Between 1980 and 2005, the UK produced more energy than it needed. Today, we import more than a third of our energy and over half of our natural gas. Households are facing an increase in their annual tax bills from £1,500 to an eye-watering £3,000. While the Business Secretary may have tweeted this week that the current situation is a matter of high prices rather than security of supply, families already struggling to heat their homes are unlikely to tell the difference as they decide whether to heat their homes or pay for food.
This was never a foregone conclusion. A decade ago, the US shale gas revolution was well underway, with fracking creating hundreds of thousands of jobs and driving down gas prices. Household energy spending in America has fallen by around 15 per cent during the last ten years, even while helping drive a 20 per cent reduction in energy-related emissions over the past two decades.
And it appeared the UK was on the cusp of a similar transformation. In 2013, 58 per cent of the public supported fracking (though fewer than half surveyed knew what it was and many associated it with the risk of earthquakes). At the same time, the British Geological Survey was estimating that the Bowland, a thick seam of shale across Lancashire and Yorkshire, could alone yield up to 13,000 billion cubic metres of natural gas. If just 10 per cent of this had been extracted from the ground, it could have heated homes for half a century.
But, as we now know, in 2013 we were at the zenith rather than the foothills of our own fracking revolution. Had we developed our reserves of shale oil and gas, it’s possible we would not only be self-sufficient in energy but exporting it to the rest of Europe. Had we not killed our shale industry at birth, the British public would not only be funding more of our own priorities (including low carbon investment), we wouldn't be fuelling the Russian war machine. Even if assumptions around capacity were found to be exaggerated, the fact remains that every molecule of gas drilled and taxed here is one not being imported from abroad.
There is now an anti-fracking consensus in Britain and the last operational site closed in 2019. It was announced last month that Cuadrilla would be permanently abandoning its shale gas wells in Lancashire. A mix of net zero ideologues, naive Nimby’s and renewable energy promoters — often gullibly latching on to Putin’s anti-fracking propaganda — worked tirelessly to stop renewed gas extraction in its tracks. Proponents of the ‘leave it in the ground’ mentality organised protests, stoked public hostility, and made it near-impossible for politicians to reconcile fears with reality.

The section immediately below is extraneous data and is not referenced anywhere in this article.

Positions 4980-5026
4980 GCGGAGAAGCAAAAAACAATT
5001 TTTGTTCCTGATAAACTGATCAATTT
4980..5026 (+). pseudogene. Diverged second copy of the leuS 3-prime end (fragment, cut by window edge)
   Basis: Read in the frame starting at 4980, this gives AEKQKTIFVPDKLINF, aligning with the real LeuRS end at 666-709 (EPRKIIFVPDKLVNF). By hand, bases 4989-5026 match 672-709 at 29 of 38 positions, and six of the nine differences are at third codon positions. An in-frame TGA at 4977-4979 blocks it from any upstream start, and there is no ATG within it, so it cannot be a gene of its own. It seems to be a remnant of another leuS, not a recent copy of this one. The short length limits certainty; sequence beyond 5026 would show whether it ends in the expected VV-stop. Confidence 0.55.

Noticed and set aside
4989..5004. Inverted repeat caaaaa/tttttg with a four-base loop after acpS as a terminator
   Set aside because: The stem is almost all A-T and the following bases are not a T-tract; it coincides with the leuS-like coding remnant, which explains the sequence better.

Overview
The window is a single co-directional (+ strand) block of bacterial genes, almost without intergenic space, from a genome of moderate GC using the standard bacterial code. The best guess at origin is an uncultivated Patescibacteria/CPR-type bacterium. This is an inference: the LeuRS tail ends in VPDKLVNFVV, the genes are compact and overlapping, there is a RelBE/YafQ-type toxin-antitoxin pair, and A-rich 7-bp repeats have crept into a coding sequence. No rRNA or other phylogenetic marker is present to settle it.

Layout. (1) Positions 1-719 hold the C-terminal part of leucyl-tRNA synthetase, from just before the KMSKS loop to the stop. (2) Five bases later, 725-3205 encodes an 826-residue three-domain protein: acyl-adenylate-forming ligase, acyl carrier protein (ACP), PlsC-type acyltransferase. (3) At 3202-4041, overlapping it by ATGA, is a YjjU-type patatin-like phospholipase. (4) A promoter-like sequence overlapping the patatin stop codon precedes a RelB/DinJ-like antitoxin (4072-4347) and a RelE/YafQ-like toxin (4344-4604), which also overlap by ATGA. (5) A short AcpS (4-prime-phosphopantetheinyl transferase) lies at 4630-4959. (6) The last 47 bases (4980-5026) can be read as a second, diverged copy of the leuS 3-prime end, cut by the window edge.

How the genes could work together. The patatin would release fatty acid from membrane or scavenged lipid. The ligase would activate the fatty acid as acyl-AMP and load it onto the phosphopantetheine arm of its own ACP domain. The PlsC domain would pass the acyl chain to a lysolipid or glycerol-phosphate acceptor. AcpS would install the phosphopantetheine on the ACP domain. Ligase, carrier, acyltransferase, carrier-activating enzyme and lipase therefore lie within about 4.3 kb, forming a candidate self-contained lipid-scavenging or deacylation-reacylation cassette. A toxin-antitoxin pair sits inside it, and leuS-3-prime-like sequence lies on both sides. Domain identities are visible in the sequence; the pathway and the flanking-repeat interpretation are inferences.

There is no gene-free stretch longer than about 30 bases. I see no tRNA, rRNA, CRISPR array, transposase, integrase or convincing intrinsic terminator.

In 2019, Greenpeace posted a blog titled 'all those times the anti-fracking campaign rocked'. Examples included actress Emma Thompson — the one who flew 5,400 miles to attend an Extinction Rebellion rally — hosting a baking contest in protest. In another, the anti-fracking 'nanas' of Lancashire took to the streets to 'explain why fracking is senseless'. Friends of the Earth was instructed by the Advertising Standards Authority in 2016 to withdraw misleading claims about shale gas, such as that fracking caused cancer.
But experience in America had showed gas could be captured without any risk of polluting the groundwater that would sit hundreds of metres above. The Royal Academy of Engineering and Royal Society has reviewed the scientific and engineering evidence on shale gas and concluded the risks could be ‘managed effectively in the UK as long as operational best practices are implemented and enforced through regulation’. And a group of Conservative MPs warned at the weekend that fracking was ended in Britain on a ‘false pretext’.
A report commissioned by a UK regulator described some of the tremors used to justify the moratorium on shale gas exploration in Britain as 'almost imperceptible'. Normal industrial activities from tunnelling to mining to conventional drilling can produce vibrations measuring 2-4 on the Richter scale. In a display of craven caution, the UK threshold for pausing activity was 0.5.
At the start of the year, it already appeared the rush to net zero would send household bills soaring. Years of meddling in the energy market, ignoring the reality that we won’t be independent of oil and gas for some years to come, and refusing to accept the unreliability of renewables is a problem, and was coming at a high price, especially for the poorest, for whom energy bills make up a significantly larger chunk of their household bills than the wealthy.
But few expected the obsession with net zero would make it easier for Vladimir Putin to risk an invasion of Ukraine. As MPs have warned, war was made possible because Europe is, to quote the Prime Minister, ‘addicted to Russian gas’.
The British public appears to want a climate-friendly energy policy, lower fuel prices and no fracking. It can't have all three. The time is quickly arriving where they will have to decide which one they are willing to jettison.